Analyst Ming-Chi Kuo has poured water on rumors that Apple Car could arrive at any time before 2025, and warned that many elements are still being worked on.
A December supply chain report claimed that a number of car parts factories in Taiwan rushed shipments to Apple for a potential launch in September 2021. The dubious report’s claim seemed unlikely for several reasons, ranging from a lack of hard-to-define vehicle specifications to the seemingly short lead time for production of a significant product.
In a note to investors set off AppleInsider, warns analyst Ming-Chi Kuo of TF Securities against believing the hype surrounding the report, which has helped increase the value of “concept stocks”
It is offered that the uncertainty of the “launch plan”, the lack of a supplier or specification for the vehicle, and the uncertainty about “Apple’s competitiveness in the EV / self-driving car market” are major problems to consider.
While TF Securities in an earlier report predicted an Apple Car launch between 2023 and 2025, the company’s latest survey indicates that “the current development plan for Apple Car is not ready.” If it were to start in 2020, and if “everything goes well,” the potential launch for a self-driving car could be between 2025 and 2027, at the company’s expense.
“Due to changes in the EV / self-driving market and Apple’s high quality standards, we will not be surprised if the Apple Car launch plan is postponed to 2028 or later,” Kuo writes.
Specifications and suppliers in reports and rumors are “mere speculation from the market and do not involve actual Apple Car suppliers,” the note adds. The “still evolving” nature of the technical specifications also makes it “too early to talk about the final specifications” so early before an expected launch.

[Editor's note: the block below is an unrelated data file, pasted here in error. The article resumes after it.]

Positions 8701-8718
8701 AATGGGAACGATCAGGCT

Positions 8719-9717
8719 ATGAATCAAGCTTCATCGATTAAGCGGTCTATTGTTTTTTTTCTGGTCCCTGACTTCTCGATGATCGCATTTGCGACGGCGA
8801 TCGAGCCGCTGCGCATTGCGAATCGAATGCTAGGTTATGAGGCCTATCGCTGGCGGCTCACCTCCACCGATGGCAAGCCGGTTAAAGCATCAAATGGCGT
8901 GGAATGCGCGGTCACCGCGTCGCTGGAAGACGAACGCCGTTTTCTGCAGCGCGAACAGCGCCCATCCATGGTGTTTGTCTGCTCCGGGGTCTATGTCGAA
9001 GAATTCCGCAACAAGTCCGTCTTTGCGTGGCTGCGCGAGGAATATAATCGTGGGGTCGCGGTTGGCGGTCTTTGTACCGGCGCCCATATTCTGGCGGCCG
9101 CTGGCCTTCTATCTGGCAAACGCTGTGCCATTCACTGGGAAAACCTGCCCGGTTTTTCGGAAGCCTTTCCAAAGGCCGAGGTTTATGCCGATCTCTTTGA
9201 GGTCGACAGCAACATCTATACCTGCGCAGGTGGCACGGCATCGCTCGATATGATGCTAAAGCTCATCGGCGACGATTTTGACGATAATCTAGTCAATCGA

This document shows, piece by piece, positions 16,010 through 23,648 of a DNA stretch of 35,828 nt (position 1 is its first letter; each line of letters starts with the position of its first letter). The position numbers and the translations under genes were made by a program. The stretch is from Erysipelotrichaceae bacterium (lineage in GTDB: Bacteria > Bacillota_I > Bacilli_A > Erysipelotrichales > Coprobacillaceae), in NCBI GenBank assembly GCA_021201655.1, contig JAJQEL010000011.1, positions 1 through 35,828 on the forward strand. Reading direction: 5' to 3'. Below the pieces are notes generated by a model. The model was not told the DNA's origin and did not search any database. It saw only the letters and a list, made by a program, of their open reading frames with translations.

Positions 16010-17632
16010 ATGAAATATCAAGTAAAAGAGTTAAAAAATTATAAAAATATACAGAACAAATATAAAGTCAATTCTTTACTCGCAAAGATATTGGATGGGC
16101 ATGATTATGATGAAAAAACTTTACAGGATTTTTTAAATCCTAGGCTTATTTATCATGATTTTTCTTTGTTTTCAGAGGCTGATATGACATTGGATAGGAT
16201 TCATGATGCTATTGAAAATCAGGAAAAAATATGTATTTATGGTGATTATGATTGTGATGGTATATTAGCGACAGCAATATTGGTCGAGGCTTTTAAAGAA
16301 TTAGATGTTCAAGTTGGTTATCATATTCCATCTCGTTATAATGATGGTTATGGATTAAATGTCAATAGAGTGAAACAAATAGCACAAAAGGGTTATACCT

In terms of market competitiveness, TF Securities feels “the key to Apple Car’s success factor is not hardware, but big data / AI”, an area for which Apple has not “shown” significant “competitive advantage” in its existing products.
Despite the 2021 claims, other analysts have offered their own observations of the time, largely rooted in another report suggesting that Apple should use “next-level” monocell battery design in a car to arrive in 2024.
Goldman Sachs wrote about the timing in 2024 and suggested that an Apple Car would make sense as a service-supporting hardware platform, but the high cost of releasing a car may mean that it will have a limited impact on investors. Generally, low margins compared to Apple’s other businesses were also mentioned as a possible reason for Apple to explore alternative avenues, for example by offering a seamless user experience but relying on another manufacturer to make the actual vehicle.
Another report from Morgan Stanley also believes Apple has an interest in “improving the driving experience with vertical integration of hardware, software and services.” Apple Car is seen as a long-term project with Apple’s decision to bring five core technologies internally that cover processor design, batteries, cameras, sensors and monitors that could potentially help car development work.
Formerly known as “Project Titan”, Apple’s automotive technology work has gone from self-driving vehicle systems to car design. Apple’s efforts have largely been thought to be an electric car, and have resulted in the issuance of many different patents related to car design and other technologies, and have involved the hiring of experts and the acquisition of start-ups in the field to accelerate research.